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St John in his Gospel to prove, the divinity of the Person and character of our Saviour: and the more attentively we peruse them with this view, the more conclusively will they appear to establish this great truth, in the highest sense of the expression, that Jesus is the Christ, the Son of God1. Our Saviour's declarations with regard to his Person and character,-though they are not made with the same fulness and clearness with which the doctrine was afterwards expounded by the Apostles and Evangelists, after they were enlightened by the Holy Spirit from on high,embrace everything which was said by them afterwards, when they spoke without restraint; and they were enabled fully to comprehend the divine character of Jesus Christ, and the whole bearing of his Divinity and Incarnation on all that he had done and suffered for the salvation of man. And, although our blessed Lord, as in all things connected with our Redemption, so especially also with reference to his own Person and character, was compelled, in compliance with the ignorance and prejudices of his followers, to express himself with much reserve; yet, the more attentively we consider the discourses of our Saviour, as they are recorded by St John, the more close shall we find the agreement to be with those more open revelations, which are contained in the subsequent writings of the Apostles of the Lord. In these respects, the testimony, which we derive from the discourses of our Saviour which are recorded by

1 John xx. 31.

St John, is of a very valuable and conclusive description; and the attentive study of them is calculated, perhaps beyond that of any other of the Evangelical narratives, to lead us to a better knowledge of that great scheme of redemption, of which our Lord Jesus Christ, regarded in all the evidences and attributes of his Divinity, is the chief corner-stone.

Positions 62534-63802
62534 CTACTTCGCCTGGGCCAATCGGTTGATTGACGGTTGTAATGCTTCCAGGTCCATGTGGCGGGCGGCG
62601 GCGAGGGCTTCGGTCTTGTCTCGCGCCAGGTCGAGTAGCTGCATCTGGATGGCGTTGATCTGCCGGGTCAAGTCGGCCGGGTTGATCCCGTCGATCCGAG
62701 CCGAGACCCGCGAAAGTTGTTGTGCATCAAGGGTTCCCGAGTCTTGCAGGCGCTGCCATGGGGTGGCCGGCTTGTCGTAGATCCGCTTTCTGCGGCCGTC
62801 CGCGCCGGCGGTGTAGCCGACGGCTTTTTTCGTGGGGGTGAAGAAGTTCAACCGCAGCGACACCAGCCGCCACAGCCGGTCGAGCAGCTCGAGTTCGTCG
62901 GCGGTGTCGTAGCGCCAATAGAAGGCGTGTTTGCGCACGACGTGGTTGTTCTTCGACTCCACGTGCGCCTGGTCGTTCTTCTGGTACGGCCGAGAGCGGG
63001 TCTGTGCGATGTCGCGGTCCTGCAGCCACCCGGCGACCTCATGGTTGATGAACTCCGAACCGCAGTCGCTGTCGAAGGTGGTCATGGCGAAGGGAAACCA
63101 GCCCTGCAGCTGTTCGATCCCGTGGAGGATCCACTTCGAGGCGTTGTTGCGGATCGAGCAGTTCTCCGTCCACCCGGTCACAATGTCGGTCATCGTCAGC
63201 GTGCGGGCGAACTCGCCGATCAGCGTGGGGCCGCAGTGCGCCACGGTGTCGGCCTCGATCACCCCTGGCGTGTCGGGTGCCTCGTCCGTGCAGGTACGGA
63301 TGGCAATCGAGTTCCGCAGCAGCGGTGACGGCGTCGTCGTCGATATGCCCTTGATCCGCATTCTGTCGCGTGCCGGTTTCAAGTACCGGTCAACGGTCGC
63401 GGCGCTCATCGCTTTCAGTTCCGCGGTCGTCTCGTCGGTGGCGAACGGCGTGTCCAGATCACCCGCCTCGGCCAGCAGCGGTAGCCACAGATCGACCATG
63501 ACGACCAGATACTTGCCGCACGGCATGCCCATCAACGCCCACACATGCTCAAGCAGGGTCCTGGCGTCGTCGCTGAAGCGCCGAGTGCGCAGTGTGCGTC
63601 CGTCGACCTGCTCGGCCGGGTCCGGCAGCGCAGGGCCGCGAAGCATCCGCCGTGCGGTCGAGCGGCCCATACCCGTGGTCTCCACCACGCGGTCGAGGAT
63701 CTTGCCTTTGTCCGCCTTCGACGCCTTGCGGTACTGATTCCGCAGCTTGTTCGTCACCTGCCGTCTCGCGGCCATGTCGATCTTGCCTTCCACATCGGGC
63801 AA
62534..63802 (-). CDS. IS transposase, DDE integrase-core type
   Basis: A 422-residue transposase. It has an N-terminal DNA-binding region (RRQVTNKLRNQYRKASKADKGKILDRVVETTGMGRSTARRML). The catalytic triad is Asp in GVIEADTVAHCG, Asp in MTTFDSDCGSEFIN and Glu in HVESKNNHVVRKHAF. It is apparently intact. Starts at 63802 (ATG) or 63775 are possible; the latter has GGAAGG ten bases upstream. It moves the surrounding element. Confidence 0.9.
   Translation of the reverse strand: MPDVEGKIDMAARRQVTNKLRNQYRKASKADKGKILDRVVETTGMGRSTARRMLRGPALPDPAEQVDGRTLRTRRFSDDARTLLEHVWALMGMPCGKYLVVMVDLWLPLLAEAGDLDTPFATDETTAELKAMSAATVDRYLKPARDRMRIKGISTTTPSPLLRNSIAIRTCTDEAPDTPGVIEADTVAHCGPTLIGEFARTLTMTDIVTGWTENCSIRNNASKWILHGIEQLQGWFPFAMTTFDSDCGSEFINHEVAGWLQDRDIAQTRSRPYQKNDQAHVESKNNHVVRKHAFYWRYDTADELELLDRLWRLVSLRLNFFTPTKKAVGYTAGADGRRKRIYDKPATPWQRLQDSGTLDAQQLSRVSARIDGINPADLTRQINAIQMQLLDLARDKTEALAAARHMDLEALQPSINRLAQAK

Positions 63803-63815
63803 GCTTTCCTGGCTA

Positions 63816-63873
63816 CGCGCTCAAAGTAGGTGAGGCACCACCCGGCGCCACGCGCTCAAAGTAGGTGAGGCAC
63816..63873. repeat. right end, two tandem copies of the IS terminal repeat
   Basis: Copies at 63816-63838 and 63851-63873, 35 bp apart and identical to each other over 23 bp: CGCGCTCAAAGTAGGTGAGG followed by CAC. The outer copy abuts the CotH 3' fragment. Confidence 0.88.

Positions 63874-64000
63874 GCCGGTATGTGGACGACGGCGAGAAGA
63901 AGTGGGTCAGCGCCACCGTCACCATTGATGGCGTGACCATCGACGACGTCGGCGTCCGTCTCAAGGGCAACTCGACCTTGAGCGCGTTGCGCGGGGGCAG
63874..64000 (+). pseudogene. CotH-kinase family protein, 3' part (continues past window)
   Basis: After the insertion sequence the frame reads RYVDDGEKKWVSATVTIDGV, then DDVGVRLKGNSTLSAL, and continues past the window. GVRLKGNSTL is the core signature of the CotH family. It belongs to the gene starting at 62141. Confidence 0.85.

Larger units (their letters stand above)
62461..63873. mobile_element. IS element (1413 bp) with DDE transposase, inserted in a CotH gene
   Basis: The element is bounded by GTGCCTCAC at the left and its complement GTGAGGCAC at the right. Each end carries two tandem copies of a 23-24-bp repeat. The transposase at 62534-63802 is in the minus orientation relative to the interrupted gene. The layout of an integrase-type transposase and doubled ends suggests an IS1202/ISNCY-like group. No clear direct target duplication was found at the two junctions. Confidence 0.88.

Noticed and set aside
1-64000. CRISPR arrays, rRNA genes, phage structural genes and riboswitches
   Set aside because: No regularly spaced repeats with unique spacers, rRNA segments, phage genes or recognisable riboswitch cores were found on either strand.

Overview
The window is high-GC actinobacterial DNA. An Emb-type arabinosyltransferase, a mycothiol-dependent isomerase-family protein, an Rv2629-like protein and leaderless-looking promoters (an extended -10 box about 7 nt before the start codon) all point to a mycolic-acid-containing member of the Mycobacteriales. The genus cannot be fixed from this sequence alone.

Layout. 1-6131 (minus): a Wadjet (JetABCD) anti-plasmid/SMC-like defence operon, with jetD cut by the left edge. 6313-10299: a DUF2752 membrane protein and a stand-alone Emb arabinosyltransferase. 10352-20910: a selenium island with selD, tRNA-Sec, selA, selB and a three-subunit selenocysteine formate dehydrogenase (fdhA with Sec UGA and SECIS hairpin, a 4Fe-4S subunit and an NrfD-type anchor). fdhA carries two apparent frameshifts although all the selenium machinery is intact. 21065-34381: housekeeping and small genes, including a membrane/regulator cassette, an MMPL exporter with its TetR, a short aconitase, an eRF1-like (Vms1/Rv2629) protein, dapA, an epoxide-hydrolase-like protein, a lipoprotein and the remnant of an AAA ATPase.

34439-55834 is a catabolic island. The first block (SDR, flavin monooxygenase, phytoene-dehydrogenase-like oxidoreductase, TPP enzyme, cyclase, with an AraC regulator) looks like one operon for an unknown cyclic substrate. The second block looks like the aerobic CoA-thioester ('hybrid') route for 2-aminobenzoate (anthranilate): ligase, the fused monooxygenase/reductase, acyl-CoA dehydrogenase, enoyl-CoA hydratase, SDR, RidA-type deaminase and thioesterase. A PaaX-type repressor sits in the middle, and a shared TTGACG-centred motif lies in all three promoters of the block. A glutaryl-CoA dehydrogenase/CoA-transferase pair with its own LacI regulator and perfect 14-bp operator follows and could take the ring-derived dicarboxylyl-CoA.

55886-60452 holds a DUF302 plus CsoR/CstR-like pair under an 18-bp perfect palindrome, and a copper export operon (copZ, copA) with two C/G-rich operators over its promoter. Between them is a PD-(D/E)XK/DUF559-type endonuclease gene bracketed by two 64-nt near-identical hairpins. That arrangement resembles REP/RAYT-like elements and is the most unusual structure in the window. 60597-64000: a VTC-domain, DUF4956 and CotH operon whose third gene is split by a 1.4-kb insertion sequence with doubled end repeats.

IN considering the evidence, which is derived from the preceding review of the discourses of our Saviour, to the Divinity of his Person and character, it must be acknowledged to be of a very striking and convincing description: and the weight, which it carries with it, is not diminished by the consideration, that it was not consistent with the purposes of the divine wisdom, nor indeed was it possible, that this evidence should be more fully revealed, till our blessed Saviour had accomplished our redemption; and, having died for us on the cross, had risen from the grave and ascended up to heaven to the right hand of God. For imperfectly as our Lord was able, during the period of his earthly ministry, to reveal these things to his disciples, he has given repeated and distinct intimations of his Divinity; and he has also given, by implication, many more convincing proofs of it, in the comprehensive view which he has exhibited, of the whole system and scheme of our redemption; in the prophecies, in which he has recorded its great and important destinies to the end of all things; in the manner in which he has